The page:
Since the reform and opening up, China has experienced rapid industrialisation, urbanisation and aggregation of rural-urban migrants in the urban area (Shen et al., 2006). To accommodate the surge in industry production and migration, cities have expanded outward to acquire more space (Chaolin et al., 2012; He et al., 2016; Zhang, 2000), which has led to encroachment on rural land and the removal of villages (Liu et al., 2008). The central and local governments hold contrasting views regarding the massive loss of arable land due to urban expansion (Heilig, 1997). The central government has consistently argued the importance of farmland protection and stipulated many restrictions on converting arable land to construction land (Lin and Ho, 2005). However, various administrative levels of local government serve as the main drivers to land conversion by engaging in legal and illegal land development (Wong and Zhao, 1999).

There are two main factors explaining why local governments are driving rural land appropriation: (1) the binary structure of land ownership and (2) the imbalance of responsibility and fiscal power. First, the land acquisition system is rooted in the binary structure of land ownership in the urban and rural areas of China. According to the Constitution of the People’s Republic of China, the land in urban areas is owned by the state, and the land (including farmland, residential land and private farmed plots of cropland and hilly land) in rural areas is collectively owned (Hui et al., 2013). Rural land can be used for construction purposes only after being transferred from collective to state ownership (Xu et al., 2011b). Land appropriation initiated by the local government is the only legal way to accomplish the transfer. Therefore, the local government has been empowered to acquire rural land and redistribute it to developers to receive land revenue, which has become the most lucrative route to raising revenue under the current fiscal arrangement (Yang and Wang, 2008; Lin and Zhang, 2015). Second, the local responsibilities of urban governance have been re-established through administrative decentralisation (Lin et al., 2015), and local governments are encouraged to upgrade the built-up areas to attract increasingly mobile labour and capital to achieve economic growth and to compete with other cities (Tong et al., 2017). However, at the same time, the financial power of local governments has been constrained by the 1994 tax-sharing system reform (Cao and Zhang, 2018). Consequently, local governments seek to exploit the gap between the land grant fee and the compensation fee to gain income, which does not need to be transferred to the central government (Lin et al., 2015).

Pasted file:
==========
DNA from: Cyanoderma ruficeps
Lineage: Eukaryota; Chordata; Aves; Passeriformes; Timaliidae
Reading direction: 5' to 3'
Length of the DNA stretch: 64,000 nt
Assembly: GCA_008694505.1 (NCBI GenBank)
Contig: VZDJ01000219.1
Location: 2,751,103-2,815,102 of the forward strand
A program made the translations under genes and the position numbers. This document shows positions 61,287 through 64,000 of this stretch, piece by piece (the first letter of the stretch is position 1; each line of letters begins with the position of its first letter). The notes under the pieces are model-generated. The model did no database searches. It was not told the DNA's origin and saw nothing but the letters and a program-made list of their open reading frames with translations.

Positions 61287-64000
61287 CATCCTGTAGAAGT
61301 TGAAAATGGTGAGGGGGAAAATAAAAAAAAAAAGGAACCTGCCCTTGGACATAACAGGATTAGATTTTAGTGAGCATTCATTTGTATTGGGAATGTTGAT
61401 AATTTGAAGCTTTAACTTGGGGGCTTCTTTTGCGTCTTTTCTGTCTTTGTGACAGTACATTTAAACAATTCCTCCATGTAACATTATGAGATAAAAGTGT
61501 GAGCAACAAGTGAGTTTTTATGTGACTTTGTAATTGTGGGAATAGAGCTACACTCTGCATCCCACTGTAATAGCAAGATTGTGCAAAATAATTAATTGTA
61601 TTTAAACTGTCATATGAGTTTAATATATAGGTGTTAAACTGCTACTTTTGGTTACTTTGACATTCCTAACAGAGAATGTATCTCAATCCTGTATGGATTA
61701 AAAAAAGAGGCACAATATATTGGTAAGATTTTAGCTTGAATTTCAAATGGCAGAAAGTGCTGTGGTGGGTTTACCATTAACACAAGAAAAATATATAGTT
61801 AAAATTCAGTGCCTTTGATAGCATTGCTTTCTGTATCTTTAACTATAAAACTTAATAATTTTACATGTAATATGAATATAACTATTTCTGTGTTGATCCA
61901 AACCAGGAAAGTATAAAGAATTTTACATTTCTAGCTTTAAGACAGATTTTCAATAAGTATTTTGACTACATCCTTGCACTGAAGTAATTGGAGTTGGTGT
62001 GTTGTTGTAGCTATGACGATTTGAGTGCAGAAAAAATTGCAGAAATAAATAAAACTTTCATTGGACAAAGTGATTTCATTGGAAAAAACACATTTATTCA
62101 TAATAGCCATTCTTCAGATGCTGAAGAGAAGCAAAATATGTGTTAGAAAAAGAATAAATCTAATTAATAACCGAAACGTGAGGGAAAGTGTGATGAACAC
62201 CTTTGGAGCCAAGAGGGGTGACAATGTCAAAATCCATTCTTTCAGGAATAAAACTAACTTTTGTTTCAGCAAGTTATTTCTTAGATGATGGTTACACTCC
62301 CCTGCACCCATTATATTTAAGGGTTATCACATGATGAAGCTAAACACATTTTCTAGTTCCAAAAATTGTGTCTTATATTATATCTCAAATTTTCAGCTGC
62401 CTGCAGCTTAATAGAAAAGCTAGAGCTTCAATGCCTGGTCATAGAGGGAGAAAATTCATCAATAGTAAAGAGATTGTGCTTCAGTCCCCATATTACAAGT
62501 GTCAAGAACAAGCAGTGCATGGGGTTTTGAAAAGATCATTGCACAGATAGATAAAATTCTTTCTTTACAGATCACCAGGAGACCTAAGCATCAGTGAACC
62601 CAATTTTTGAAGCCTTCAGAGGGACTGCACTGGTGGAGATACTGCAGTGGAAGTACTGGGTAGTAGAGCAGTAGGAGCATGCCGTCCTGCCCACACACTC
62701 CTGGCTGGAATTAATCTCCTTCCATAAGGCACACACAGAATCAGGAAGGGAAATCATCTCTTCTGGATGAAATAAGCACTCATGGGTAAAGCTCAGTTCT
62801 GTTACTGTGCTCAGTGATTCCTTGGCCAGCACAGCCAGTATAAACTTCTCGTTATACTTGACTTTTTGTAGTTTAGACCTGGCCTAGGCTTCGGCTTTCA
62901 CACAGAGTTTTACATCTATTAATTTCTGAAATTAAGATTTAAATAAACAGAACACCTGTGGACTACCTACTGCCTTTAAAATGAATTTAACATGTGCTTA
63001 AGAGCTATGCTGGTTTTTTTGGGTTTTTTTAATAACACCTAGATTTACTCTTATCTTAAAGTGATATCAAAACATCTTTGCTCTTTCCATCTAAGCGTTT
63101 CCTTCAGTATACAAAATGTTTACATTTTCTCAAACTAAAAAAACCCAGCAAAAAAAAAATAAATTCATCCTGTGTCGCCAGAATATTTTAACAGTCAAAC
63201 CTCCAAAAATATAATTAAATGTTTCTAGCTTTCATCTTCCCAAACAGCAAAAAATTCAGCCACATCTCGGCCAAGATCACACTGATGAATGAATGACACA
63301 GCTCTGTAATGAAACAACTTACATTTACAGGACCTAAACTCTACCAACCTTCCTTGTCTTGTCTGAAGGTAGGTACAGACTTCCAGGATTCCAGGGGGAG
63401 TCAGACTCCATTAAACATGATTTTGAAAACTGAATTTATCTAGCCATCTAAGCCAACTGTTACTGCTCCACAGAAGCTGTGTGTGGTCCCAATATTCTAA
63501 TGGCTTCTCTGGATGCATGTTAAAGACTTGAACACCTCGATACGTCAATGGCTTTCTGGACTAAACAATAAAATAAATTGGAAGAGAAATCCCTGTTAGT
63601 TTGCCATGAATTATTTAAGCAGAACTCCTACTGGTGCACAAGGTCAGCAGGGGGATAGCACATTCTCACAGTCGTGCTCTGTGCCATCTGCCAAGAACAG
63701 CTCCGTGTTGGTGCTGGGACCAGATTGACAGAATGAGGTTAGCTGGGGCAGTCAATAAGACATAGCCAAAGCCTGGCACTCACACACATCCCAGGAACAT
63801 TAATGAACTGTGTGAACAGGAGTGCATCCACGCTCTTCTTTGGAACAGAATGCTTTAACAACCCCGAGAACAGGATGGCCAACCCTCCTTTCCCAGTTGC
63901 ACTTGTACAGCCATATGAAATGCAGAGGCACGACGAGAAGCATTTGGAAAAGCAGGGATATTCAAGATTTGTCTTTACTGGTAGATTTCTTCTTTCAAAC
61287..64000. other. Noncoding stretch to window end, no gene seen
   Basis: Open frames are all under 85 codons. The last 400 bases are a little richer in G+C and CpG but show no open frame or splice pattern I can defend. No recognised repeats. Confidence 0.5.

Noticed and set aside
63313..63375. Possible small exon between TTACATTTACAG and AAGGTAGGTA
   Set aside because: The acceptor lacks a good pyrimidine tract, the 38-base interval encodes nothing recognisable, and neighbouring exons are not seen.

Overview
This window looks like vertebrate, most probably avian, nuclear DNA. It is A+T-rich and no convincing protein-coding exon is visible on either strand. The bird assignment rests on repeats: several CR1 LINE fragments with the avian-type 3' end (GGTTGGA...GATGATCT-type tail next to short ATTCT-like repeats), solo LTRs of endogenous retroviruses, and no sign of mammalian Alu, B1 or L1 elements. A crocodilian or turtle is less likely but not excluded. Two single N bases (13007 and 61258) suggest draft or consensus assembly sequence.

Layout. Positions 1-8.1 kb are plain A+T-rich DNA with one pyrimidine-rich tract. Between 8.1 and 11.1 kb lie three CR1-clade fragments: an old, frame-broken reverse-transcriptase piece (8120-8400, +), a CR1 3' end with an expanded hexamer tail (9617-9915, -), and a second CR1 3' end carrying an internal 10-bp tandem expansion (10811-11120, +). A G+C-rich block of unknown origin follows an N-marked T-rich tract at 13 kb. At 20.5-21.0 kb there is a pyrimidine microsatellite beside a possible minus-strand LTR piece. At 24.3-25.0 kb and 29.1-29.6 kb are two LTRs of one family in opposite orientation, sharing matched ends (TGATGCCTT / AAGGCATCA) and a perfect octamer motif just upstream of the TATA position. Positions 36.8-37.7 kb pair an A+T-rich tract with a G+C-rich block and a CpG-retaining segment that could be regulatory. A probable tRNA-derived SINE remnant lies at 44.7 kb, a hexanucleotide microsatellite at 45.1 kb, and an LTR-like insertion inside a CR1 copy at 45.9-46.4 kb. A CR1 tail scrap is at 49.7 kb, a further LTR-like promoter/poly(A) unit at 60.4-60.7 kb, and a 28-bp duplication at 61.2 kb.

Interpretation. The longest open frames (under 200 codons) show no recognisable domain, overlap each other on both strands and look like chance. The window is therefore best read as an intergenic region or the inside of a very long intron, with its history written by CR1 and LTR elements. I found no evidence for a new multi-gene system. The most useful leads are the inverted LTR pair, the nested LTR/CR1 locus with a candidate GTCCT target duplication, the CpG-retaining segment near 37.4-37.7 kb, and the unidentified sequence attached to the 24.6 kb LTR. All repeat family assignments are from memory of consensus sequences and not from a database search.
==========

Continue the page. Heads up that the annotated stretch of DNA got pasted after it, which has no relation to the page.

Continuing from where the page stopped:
Livelihood adaptation

Livelihood can be defined as a means of living, comprised of livelihood capabilities and tangible assets (stores and resources) and intangible assets (claims and access) (Chambers and Conway, 1992). Based on this, Davies and Hossain (1997) proposed livelihood adaptation as a dynamic process of constant change to livelihoods which may enhance existing security and wealth or reduce vulnerability and poverty. The concept of livelihood adaptation has been applied widely to a variety of topics such as climate change adaptation (Chen et al., 2018; King et al., 2018; Wise et al., 2016; Roncoli et al., 2001), ecological resettlement (Dong et al., 2012), refugee resettlement (Mbakem and Collins, 2014), and migration due to hydropower projects (Kura et al., 2017; Wilmsen, 2016a; Tan and Wang, 2003). However, the livelihood adaptation of land-lost peasants going through land appropriation attracts relatively little attention in the research.

While a significant number of farmers in China work as migrant workers in non-agricultural sectors, farmland still serves as the most important form of capital (Cai et al., 2019). After land appropriation, with the loss of their farmland, farmers’ traditional mode of farm-based living has drastically changed (Li et al., 2016). In addition, those who live in the suburbs and urban villages of well-developed cities and whose livelihoods depend on renting out their houses would also be negatively affected (Jiang et al., 2018; Zhao and Webster, 2011). However, it has also been reported that, in eastern coastal China, livelihoods are less affected by land appropriation because land-lost farmers have more opportunities to obtain non-agricultural jobs (Tang et al., 2016; Hao and Tang, 2015). Livelihood adaptation is not a homogeneous process. Tong et al. (2017) have shed light on the livelihood adaptation of different age groups and found that younger farmers with more prior non-agricultural work experience are less disrupted, while middle-aged landless farmers’ livelihoods are the most vulnerable as they are less employable than younger farmers and have greater financial pressure to support their family.